Atezolizumab shrank tumours in people with NSCLC in PII study
Posted: 17 August 2015 |
In Roche’s large pivotal Phase II study, BIRCH, atezolizumab met its primary endpoint and shrank tumours in people with locally advanced or metastatic NSCLC…
In Roche’s large pivotal Phase II study, BIRCH, the investigational cancer immunotherapy atezolizumab met its primary endpoint and shrank tumours in people with locally advanced or metastatic non-small cell lung cancer (NSCLC) whose disease expressed PD-L1 (Programmed Death Ligand-1).
Atezolizumab is designed to target PD-L1 expressed on tumour cells and tumour-infiltrating immune cells, preventing it from binding to PD-1 and B7.1 on the surface of T cells. The BIRCH study showed the amount of PD-L1 expressed by a person’s cancer correlated with their response to the medicine. Adverse events were consistent with what has been previously observed for atezolizumab.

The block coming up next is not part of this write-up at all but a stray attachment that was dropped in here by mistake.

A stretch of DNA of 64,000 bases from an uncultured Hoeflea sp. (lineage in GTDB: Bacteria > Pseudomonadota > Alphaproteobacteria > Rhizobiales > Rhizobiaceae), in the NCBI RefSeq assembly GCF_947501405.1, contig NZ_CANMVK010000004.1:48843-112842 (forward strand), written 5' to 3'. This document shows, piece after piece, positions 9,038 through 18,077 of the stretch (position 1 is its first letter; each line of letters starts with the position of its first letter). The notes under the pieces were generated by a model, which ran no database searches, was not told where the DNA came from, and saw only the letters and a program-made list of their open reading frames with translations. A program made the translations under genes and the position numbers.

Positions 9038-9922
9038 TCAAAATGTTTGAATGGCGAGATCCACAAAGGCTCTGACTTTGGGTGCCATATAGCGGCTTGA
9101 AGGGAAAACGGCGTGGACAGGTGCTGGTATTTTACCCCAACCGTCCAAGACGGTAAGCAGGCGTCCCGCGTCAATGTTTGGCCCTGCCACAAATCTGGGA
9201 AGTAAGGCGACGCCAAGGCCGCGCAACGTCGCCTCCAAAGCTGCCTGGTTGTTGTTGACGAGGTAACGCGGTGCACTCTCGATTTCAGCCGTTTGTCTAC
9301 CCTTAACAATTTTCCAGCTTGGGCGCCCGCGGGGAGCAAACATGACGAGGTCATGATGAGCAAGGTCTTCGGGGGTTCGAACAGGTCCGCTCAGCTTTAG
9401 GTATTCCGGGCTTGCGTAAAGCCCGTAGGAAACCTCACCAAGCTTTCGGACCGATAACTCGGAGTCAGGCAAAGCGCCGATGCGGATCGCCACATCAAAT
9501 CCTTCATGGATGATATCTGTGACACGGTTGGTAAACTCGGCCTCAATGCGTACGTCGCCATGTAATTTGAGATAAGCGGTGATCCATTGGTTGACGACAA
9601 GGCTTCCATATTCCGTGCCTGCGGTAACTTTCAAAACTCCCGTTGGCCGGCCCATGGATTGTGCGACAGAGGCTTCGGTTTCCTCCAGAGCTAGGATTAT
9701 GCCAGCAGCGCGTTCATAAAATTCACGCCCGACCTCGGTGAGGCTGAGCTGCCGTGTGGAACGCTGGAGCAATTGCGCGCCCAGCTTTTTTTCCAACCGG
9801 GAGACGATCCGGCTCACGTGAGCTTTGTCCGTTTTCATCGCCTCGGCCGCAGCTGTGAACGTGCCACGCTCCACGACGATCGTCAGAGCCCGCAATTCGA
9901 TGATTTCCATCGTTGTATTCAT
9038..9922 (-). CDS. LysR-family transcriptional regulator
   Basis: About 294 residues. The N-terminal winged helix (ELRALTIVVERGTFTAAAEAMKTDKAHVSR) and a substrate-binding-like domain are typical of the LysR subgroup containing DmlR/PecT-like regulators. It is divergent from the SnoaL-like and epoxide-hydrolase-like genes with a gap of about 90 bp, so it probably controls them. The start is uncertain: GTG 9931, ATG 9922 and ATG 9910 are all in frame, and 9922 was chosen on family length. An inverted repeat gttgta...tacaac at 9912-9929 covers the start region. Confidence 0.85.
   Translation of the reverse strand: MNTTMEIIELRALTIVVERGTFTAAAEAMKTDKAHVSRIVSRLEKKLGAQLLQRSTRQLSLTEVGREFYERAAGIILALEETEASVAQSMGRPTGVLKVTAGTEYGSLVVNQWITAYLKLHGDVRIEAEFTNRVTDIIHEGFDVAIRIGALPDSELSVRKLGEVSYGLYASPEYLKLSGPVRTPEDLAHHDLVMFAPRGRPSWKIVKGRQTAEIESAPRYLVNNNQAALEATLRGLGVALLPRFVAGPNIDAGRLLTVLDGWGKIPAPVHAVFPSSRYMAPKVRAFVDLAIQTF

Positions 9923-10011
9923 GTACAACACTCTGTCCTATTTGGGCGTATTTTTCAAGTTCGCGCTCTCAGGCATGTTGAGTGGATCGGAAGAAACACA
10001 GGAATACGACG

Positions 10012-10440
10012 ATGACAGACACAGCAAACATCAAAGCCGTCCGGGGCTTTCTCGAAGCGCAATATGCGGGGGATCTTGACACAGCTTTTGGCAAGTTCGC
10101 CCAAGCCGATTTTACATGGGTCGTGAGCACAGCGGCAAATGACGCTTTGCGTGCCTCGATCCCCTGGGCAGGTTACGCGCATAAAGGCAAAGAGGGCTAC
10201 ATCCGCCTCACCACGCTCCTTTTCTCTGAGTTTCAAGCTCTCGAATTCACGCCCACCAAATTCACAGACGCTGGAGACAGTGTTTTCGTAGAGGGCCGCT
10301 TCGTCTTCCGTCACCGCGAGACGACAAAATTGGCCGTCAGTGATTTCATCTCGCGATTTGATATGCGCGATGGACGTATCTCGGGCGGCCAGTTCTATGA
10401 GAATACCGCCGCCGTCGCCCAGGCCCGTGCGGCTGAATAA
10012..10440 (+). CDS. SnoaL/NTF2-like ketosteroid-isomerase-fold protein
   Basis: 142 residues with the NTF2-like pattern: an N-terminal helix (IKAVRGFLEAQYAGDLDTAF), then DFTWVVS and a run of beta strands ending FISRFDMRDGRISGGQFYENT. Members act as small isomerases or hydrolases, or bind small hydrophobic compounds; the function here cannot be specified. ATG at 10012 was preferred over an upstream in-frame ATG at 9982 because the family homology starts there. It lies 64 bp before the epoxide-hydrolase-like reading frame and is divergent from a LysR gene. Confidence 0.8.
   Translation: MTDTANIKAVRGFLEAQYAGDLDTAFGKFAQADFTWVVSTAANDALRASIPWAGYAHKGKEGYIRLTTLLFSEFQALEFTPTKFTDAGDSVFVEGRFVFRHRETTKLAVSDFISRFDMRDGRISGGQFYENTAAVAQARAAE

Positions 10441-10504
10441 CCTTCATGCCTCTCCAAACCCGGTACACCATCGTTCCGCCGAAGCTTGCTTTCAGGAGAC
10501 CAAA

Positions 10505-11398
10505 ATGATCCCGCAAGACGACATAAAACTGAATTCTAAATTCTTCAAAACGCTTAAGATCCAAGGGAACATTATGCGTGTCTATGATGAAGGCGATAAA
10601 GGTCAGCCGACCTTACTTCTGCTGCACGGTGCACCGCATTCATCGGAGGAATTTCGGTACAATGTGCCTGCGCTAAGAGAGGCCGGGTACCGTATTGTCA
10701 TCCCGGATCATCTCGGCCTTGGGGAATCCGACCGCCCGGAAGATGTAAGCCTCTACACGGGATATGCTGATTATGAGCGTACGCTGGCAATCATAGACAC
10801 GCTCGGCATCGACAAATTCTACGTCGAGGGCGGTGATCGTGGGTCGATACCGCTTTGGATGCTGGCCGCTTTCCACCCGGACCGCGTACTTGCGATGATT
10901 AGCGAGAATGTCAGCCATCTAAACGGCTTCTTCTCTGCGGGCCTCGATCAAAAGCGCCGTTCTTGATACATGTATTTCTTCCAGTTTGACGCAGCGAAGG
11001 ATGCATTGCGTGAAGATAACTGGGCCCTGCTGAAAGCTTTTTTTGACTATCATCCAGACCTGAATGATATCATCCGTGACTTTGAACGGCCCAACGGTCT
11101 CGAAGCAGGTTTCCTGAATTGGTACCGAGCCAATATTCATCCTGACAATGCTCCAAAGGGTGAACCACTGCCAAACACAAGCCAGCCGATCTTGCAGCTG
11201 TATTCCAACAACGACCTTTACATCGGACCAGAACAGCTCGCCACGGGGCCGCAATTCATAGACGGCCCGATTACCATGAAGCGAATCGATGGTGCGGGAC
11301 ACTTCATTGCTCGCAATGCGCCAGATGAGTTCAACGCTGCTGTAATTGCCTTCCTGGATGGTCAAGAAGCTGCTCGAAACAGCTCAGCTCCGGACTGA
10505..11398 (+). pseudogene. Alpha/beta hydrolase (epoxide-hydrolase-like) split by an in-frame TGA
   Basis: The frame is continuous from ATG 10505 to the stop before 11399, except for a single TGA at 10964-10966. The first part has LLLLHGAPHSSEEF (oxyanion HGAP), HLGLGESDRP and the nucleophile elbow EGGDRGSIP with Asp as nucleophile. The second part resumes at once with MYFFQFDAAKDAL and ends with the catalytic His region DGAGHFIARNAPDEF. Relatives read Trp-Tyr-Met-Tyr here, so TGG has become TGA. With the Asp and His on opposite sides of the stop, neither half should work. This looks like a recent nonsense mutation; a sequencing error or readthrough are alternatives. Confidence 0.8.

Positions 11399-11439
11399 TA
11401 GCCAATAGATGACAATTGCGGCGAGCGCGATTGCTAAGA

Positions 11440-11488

Roche has seven Phase III studies evaluating atezolizumab as a potential treatment for people with lung cancer
“We are encouraged by the number of people who responded to atezolizumab and maintained their response during the study, which is particularly meaningful for people who had received several prior treatments,” said Sandra Horning, M.D., Chief Medical Officer and head of Global Product Development. “We plan to present results at an upcoming medical meeting and will discuss these data as well as results from our other lung cancer studies with health authorities to bring this medicine to patients as quickly as possible.’’
Earlier this year, the FDA granted atezolizumab a Breakthrough Therapy Designation for the treatment of people whose NSCLC expresses PD-L1 and who progressed during or after standard treatments (e.g. platinum-based chemotherapy and appropriate targeted therapy for EGFR mutation-positive or ALK-positive disease). This designation is designed to expedite the development and review of medicines intended to treat serious diseases. Roche has seven Phase III studies evaluating atezolizumab alone or in combination with other medicines as a potential new treatment for people with early and advanced stages of lung cancer.